The Southwestern Historical Quarterly, Volume 55, July 1951 - April, 1952 Page: 318
The following text was automatically extracted from the image on this page using optical character recognition software:
Southwestern Historical Quarterly
sion and confederation. These remedies were not good, we know,
and many Georgia leaders doubted them at the time.
J. HORACE BASS
Agricultural and Mechanical College of Texas
Paraguayan Interlude. By Willard H. Smith, with the collabora-
tion of Verna Graber Smith. Scotdale, Pennsylvania (Herald
Press), 1950. Pp. 173. Illustrations. $2.25.
Early in 1944, Willard H. Smith, professor of history and
social science, and his wife, Verna Graber Smith, instructor of
Spanish, both at Goshen College, commenced a two-year resi-
dence in Paraguay. Professor Smith served in this tiny republic
as head of the Mennonite Central Committee, a relief agency of
the Mennonite church which for many years has aided Mennon-
ite colonization in Paraguay and elsewhere. The purpose of the
book is to give an accurate picture of conditions and activities
in the Paraguayan Mennonite settlements.
The coming of the Mennonites to Paraguay arose out of a
fortuitous meeting in 192o between President-elect Gondra and
Mennonite representatives. Within a year Paraguay had enacted
the famous Privilegium guaranteeing religious freedom and
exemption from military service to Mennonite immigrants. A
translation of the laws comprising the Privilegium is included as
an appendix to the work. In 1928 the first group of settlers
arrived at the 139,000 acre tract of land which had been pur-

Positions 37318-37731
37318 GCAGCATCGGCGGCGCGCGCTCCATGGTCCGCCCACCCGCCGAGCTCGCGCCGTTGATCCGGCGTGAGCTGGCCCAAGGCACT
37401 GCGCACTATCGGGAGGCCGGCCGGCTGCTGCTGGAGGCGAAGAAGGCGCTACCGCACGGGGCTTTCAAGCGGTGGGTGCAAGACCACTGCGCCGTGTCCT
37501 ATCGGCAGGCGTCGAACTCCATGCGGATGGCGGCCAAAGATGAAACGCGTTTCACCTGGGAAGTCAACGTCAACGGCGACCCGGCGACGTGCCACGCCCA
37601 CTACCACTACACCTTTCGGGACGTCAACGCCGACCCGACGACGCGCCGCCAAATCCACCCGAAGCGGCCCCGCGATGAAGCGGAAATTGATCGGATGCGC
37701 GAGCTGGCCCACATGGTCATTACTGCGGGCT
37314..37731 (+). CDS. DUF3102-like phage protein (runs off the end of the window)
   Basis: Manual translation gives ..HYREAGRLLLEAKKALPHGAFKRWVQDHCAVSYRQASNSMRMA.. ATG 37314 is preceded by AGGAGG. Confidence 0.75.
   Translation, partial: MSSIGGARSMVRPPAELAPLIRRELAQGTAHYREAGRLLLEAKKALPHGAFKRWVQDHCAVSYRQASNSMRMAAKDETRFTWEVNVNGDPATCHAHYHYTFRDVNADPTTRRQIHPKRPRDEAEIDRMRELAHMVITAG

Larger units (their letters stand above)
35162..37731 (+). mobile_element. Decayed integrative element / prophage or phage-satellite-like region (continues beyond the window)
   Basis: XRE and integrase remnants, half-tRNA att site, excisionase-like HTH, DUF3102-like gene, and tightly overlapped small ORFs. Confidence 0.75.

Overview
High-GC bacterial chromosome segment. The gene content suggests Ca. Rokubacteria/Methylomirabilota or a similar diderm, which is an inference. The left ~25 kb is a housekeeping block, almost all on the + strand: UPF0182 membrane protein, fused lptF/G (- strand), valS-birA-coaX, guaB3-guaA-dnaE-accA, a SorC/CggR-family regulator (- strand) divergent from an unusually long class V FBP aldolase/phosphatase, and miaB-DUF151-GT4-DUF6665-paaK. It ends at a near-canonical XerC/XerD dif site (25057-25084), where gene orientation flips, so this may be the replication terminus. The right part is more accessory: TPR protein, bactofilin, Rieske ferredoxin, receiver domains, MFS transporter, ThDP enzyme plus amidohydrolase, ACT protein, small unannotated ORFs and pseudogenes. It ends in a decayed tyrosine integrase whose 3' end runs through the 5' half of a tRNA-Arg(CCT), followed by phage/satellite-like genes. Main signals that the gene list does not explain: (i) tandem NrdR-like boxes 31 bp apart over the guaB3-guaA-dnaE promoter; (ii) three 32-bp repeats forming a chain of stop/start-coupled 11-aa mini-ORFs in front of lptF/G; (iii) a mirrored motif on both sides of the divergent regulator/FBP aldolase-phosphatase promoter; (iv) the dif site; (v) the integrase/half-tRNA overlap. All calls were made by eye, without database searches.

chased in the Chaco for the colony. Its number was enlarged
by new arrivals in 1930, 1947, and 1948. The Mennonites are
now the largest Protestant group in Paraguay. They have estab-
lished settlements not only in the Chaco but also in East Para-
guay. Recently they have opened a center in Asunci6n for those
of their faith visiting or living in the capital city.
With the aid of Central Committee funds, the Mennonite
communities carry on social work in Paraguay. In addition to
their attempts to convert the Indians, which recently have met
with some success, the Mennonites have provided milk for school
children, introduced a hookworm control program, and have
taken steps to found a leper asylum.
Interspersed throughout the book are sections dealing with
Here’s what’s next.
This issue can be searched. Note: Results may vary based on the legibility of text within the document.
Tools / Downloads
Get a copy of this page or view the extracted text.
Citing and Sharing
Basic information for referencing this web page. We also provide extended guidance on usage rights, references, copying or embedding.
Reference the current page of this Periodical.
Texas State Historical Association. The Southwestern Historical Quarterly, Volume 55, July 1951 - April, 1952, periodical, 1952; Austin, Texas. (texashistory.unt.edu/ark:/67531/metapth101139/m1/368/?rotate=270: accessed August 20, 2017), University of North Texas Libraries, The Portal to Texas History, texashistory.unt.edu; crediting Texas State Historical Association.